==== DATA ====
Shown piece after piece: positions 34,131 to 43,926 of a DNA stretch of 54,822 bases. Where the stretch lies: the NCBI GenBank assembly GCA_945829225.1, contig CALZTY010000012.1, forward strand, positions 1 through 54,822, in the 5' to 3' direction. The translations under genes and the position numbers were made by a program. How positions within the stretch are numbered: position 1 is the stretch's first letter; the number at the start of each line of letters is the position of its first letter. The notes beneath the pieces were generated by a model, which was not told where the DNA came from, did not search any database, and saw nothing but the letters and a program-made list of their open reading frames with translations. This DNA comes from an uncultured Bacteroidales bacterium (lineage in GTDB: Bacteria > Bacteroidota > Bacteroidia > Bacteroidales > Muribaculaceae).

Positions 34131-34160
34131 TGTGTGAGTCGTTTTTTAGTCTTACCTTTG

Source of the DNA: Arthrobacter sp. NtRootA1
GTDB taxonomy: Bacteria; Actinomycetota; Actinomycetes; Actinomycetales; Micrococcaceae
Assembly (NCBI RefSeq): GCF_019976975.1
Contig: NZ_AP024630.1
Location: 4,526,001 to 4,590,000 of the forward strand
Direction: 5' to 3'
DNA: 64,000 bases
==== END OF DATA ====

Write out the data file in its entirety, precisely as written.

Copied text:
Shown piece after piece: positions 34,131 to 43,926 of a DNA stretch of 54,822 bases. Where the stretch lies: the NCBI GenBank assembly GCA_945829225.1, contig CALZTY010000012.1, forward strand, positions 1 through 54,822, in the 5' to 3' direction. The translations under genes and the position numbers were made by a program. How positions within the stretch are numbered: position 1 is the stretch's first letter; the number at the start of each line of letters is the position of its first letter. The notes beneath the pieces were generated by a model, which was not told where the DNA came from, did not search any database, and saw nothing but the letters and a program-made list of their open reading frames with translations. This DNA comes from an uncultured Bacteroidales bacterium (lineage in GTDB: Bacteria > Bacteroidota > Bacteroidia > Bacteroidales > Muribaculaceae).

Positions 34131-34160
34131 TGTGTGAGTCGTTTTTTAGTCTTACCTTTG

Source of the DNA: Arthrobacter sp. NtRootA1
GTDB taxonomy: Bacteria; Actinomycetota; Actinomycetes; Actinomycetales; Micrococcaceae
Assembly (NCBI RefSeq): GCF_019976975.1
Contig: NZ_AP024630.1
Location: 4,526,001 to 4,590,000 of the forward strand
Direction: 5' to 3'
DNA: 64,000 bases